Yet Another Anonymous coward
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Yes - rather better than on a baking Californian or Texan day when you need AC

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Spanish village of 'Kill the Jews' votes for rebrand

Yet Another Anonymous coward
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Re: Next renaming project...

I think Waterloo station and Trafalgar Square are next

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ARG! A GHOST SHIP! Pirates sunk by UK cops return from watery grave

Yet Another Anonymous coward
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Re: Another strong arm tactic based on lack of knowledge

> If making a request solves the "crime" rather than getting a court order, it seems like a fine use of taxpayers money to me.

Like "requesting" that somebody doesn't send tweets ridiculing UKIP policies?

Or "requesting" that UK ISPs block terrorist propaganda, like Al-Jazeera or SinnFein or CND or Greenpeace or the SNP

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Yet Another Anonymous coward
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Re: Errrm...

>Courts actually consider all the evidence.

That's why the police dislike them - much better to "request" that the site be pulled, or its DNS blocked because they failed to engage - than have to go to the trouble of collecting evidence and going to court.

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Carry On YouView Regardless, BBC Trust tells the BBC

Yet Another Anonymous coward
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Well it can't be that there is a revolving door between BT, BBC and Government for senior managers - so best to keep all your chums sweet - definitely not that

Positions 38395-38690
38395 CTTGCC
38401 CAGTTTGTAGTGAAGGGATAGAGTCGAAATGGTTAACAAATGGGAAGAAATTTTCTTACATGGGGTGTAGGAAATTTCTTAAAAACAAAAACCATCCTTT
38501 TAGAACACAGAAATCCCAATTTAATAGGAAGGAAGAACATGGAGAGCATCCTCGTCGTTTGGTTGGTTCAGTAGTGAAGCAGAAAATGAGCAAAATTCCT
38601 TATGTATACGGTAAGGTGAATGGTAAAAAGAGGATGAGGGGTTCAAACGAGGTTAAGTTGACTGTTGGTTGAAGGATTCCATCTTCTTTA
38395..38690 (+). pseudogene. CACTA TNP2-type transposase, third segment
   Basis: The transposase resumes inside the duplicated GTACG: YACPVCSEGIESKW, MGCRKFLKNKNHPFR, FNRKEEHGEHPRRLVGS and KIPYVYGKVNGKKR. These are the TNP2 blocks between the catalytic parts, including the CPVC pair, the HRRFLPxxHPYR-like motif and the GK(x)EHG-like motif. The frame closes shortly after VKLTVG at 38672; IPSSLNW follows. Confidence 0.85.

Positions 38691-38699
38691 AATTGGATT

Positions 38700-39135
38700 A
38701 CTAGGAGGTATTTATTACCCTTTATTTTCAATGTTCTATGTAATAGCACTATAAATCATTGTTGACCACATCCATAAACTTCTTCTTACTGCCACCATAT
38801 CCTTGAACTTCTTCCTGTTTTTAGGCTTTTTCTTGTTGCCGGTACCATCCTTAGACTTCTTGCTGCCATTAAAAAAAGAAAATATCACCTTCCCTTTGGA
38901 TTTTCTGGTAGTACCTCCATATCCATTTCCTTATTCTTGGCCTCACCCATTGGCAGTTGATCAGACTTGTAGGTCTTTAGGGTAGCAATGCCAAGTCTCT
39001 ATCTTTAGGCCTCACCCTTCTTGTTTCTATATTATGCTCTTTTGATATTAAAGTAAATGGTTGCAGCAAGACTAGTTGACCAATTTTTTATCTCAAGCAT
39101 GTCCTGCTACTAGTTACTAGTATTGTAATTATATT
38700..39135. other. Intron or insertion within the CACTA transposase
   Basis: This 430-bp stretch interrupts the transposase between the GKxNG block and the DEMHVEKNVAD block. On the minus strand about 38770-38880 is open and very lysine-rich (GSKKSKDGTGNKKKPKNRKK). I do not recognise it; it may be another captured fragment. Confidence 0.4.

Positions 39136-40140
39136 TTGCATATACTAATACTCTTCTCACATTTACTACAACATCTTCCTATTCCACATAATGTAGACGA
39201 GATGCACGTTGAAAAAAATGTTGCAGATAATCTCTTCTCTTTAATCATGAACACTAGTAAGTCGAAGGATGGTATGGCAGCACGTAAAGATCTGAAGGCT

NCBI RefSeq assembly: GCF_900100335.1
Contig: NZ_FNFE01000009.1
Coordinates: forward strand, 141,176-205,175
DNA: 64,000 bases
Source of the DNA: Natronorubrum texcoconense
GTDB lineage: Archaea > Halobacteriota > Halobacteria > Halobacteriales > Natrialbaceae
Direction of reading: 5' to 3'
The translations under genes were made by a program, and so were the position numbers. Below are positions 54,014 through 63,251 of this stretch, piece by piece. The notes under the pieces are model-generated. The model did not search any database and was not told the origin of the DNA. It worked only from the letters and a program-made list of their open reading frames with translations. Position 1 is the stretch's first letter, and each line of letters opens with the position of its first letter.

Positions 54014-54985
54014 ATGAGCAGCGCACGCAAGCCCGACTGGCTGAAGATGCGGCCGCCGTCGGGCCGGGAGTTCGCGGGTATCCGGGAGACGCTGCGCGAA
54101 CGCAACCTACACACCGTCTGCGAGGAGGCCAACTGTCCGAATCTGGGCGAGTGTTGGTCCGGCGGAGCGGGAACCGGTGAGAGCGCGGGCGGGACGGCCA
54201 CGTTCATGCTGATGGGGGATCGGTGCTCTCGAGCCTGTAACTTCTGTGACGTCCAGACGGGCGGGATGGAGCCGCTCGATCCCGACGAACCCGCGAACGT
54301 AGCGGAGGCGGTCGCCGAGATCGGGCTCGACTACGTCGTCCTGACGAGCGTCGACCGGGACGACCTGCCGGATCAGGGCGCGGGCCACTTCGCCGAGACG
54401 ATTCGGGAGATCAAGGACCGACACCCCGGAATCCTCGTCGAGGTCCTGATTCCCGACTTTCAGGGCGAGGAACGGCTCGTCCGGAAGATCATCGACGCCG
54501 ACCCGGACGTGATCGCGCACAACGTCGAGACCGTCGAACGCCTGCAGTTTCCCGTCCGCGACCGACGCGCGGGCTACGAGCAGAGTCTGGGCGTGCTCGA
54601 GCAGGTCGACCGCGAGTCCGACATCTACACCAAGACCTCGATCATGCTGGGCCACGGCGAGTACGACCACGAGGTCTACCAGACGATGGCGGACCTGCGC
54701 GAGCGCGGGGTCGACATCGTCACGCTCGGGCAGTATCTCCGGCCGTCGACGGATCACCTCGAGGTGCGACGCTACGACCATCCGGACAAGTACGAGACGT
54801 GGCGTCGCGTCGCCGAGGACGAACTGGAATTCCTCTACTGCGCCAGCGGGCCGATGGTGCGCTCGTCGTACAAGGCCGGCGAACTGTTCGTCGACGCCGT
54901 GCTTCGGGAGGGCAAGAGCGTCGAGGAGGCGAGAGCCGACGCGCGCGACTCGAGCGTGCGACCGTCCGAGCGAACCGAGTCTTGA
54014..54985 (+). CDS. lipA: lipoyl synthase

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Employees grab Apple and Google's $325 MEEELLION olive branch in hiring suit

Yet Another Anonymous coward
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Re: Another sad day for the rule of law.

>Corporations broke the law, employees sued them, corporations are paying up.

Shouldn't the state be responsible for enforcing the law?

If you rob a bank, can you wait until all the account holders get together to bring a class action lawsuit to get their money back and then pay them a fraction of the amount they lost ?

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SKA under budget cloud in the Great Oz Science Brain Drain

Yet Another Anonymous coward
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Ironically

When Oz and SA were competing for the site there was a lot of thinly veiled statements about the need for "stability and reliable organisation and government" in the choice.

Generally the people drafting these treaties have been caught like this before and there will be a Concorde Clause - so Oz science will end up paying for it's end even if it doesn't build it.

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Boeing CEO says no more 'moonshots' after 787 Dreamliner ordeal

Yet Another Anonymous coward
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Re: OUT-SOURCED PROFITS – THE CORNERSTONE OF SUCCESSFUL SUBCONTRACTING

Like car makers, GE and IBM, Boeing is now really a hedge fund that happens to make stuff.

When you can make more profit in a year from switching your corporate leasing contracts to the right tax treaty on the right day - than you do from making the things with your name on it, then it makes sense to not bother with the boring aircraft stuff

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Yet Another Anonymous coward
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The statement was to reassure shareholders that there isn't going to be another planned disaster anytime soon. That probably doesn't matter, the shares are actually held by high frequency trading algorithms in hedge funds - who don't listen to calming CEO words.

It does mean that it will be impossible to hire any decent employees in Seattle. Come and work for Boeing - and you will do routine boring work for 30years, or go to a commercial space flight startup?